An unprecedented half-million Harris County voters are expected to cast early ballots for the presidential race and other offices during the two-week early voting period, an increase sparked in part by political parties and candidates urging supporters to vote before Election Day.
In response to the forecast of a record-high early vote that starts Monday in Texas, county officials have added extra polling stations and voting booths and new auxiliary equipment to keep waiting lines as short as possible.
Also, Harris County Clerk Beverly Kaufman has published figures on average hourly voter traffic at each polling station in the 2004 presidential election, so citizens can see which centers are likely to have the shortest lines this time. And she plans to conduct daily news briefings about early voting at five locations next week, from Humble to far southwest Houston.
Previously I noted that Kaufman's office projects 1.2 million total votes in the greater Houston area's county will be cast in November's election, and that's a figure that could portend as many as nine million votes in Texas (though I believe the final figure will be closer to eight).
There are several reasons for the anticipated increase in early voting.
The percentage of votes cast early has climbed with every past election, and the trend is expected to continue as voters become more comfortable with the idea of getting voting out of the way before Election Day.
In 2004, almost 40 percent of the Harris County vote was banked by the end of October. The total county vote then was 1.08 million, a 58 percent turnout of all registered voters.
With the participation rate expected to climb along with the use of the early voting options, experts say at least half of the Harris County votes — a half-million or more — will be cast before Nov. 4.
And both parties are gearing up their GOTV efforts ...
The local Republican Party will distribute at least 150,000 "door-hanger" campaign cards in some of its stronghold neighborhoods to get voters to the polls early, chairman Jared Woodfill said.
The Harris County Democratic Party on its Web site urged voters to cast early ballots, explaining: "It allows us to focus on voters who have yet to vote and getting them to the polls."
Some campaign strategists keep meticulous computerized records of voters who have voted early in past elections and will direct some of their limited telephone and mail resources at those voters, Republican consultant Allen Blakemore said.
Many candidates who have been hoarding money for a late deluge of TV, radio and Internet ads will join the onslaught of political messages next week.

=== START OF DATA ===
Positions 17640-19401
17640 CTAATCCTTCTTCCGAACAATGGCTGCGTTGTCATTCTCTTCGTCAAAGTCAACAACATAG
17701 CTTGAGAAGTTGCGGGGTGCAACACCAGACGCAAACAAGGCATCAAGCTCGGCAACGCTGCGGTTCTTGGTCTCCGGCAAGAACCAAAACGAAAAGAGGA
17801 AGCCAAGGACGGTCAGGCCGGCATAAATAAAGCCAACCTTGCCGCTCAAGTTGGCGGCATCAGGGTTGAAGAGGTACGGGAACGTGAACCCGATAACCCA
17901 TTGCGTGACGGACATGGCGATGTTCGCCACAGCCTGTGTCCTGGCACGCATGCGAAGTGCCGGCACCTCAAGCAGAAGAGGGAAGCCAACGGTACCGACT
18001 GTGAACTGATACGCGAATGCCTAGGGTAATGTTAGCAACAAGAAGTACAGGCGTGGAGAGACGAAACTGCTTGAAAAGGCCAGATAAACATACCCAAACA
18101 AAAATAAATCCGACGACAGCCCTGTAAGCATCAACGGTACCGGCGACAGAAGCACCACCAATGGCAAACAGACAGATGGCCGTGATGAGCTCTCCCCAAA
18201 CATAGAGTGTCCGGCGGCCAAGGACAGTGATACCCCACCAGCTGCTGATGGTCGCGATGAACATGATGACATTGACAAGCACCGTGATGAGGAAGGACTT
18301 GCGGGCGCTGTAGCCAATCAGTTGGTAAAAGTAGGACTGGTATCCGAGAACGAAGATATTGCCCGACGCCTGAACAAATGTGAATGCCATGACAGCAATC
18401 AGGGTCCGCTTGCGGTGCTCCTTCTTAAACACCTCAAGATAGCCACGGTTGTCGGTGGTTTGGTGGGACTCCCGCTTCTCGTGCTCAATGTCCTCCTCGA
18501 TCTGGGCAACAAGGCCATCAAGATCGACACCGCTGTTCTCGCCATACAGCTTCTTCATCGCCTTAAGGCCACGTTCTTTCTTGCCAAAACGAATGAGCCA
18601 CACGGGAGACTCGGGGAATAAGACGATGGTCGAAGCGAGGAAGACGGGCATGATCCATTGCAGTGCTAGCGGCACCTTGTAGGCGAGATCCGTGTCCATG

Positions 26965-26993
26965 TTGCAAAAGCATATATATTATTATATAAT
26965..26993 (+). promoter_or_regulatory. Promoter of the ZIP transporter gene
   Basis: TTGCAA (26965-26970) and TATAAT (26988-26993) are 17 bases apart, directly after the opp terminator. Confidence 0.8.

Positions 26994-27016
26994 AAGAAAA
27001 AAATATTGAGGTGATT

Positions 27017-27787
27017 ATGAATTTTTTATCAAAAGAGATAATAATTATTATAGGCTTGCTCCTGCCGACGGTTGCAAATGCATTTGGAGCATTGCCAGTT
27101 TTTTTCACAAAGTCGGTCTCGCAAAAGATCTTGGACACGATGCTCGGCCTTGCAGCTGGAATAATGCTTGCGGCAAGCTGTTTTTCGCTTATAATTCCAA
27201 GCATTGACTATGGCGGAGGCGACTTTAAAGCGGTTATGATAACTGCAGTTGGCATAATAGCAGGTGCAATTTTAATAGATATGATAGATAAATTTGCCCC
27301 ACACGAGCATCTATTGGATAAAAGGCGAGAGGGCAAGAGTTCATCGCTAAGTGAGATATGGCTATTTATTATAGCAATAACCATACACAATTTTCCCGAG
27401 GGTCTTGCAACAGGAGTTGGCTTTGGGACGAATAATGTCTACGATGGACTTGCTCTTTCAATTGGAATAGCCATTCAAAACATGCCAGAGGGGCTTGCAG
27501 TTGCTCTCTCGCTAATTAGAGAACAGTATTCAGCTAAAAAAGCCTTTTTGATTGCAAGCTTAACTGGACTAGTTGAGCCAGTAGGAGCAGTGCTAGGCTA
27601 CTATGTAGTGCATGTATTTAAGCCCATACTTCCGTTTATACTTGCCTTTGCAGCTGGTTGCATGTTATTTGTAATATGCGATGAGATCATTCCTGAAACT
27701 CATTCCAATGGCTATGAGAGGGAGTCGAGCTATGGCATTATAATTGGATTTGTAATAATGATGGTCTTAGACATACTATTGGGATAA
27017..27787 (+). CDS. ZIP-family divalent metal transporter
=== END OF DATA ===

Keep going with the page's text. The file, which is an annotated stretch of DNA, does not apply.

The local GOP has also concentrated on sending mail-in ballots to identifiable suburban seniors who reliably vote Republican, and have been bragging that their mail-in ballots will bear significant fruit this time.
Meanwhile the good guys are going to have a bit more fun with it:
Featured speakers include Rick Noriega and Ron Kirk. There won't be a candidate or a band or one of your friends there that you will want to miss. And if for some inexplicable reason you still need to be reminded about why you need to vote Democratic in this election ...
Update: "Turning Houston Blue", from Dave Mann at the Texas Observer (disregard his negative subhead):
... Houston is essentially its own swing state within Texas. Harris County, which encompasses the city and its suburbs, is home to 3.9 million people, outnumbering the populations of 23 states, and is roughly the same population as Oregon. Now consider that Harris County—in theory, at least—is already Democratic. Surveys and polls repeatedly show that more of its eligible voters identify with Democrats. It’s just that many of those people don’t vote. Moreover, the area is growing. Subdivisions are sprouting at the city’s edge like weeds. The people moving in are mostly Democrats. Harris County is undergoing a demographic shift that will soon put Anglos in the minority.
Practically speaking, a Democrat can’t win a statewide race in Texas without carrying Harris County. If the party can increase its turnout just enough in this presidential year to turn Harris County blue, Democrats will control five of the state’s largest counties and could become competitive again in races for governor, lieutenant governor, and U.S. Senate. Democrats are feeling the urgency to capture a statewide race and at least one chamber of the Texas Legislature by 2010 to gain a say in the next round of legislative and congressional redistricting.
But Houston’s size and shifting demographics have local Democrats dreaming well beyond the Governor’s Mansion. They talk of a day when Houston could be for Texas what Philadelphia has been for Pennsylvania—a metro area that votes so overwhelmingly Democratic it provides a large enough advantage to deliver the state almost by itself. (In the 2004 election, Philadelphia handed Democrats a 400,000-vote edge in the state’s largest population center—a margin Republican areas of Pennsylvania couldn’t surmount.)
Harris County Democratic Party Chair Gerry Birnberg points out that if big margins in Houston could help a Democratic presidential candidate capture Texas, the Electoral College map would shift decisively. He says New York and California likely will vote Democratic for a generation. “If you can start a presidential cycle with California, New York and Texas already in your column, there is not an electoral map you can draw that a Republican candidate can win,” Birnberg says. “Harris County is ground zero. We don’t get there without Harris County.”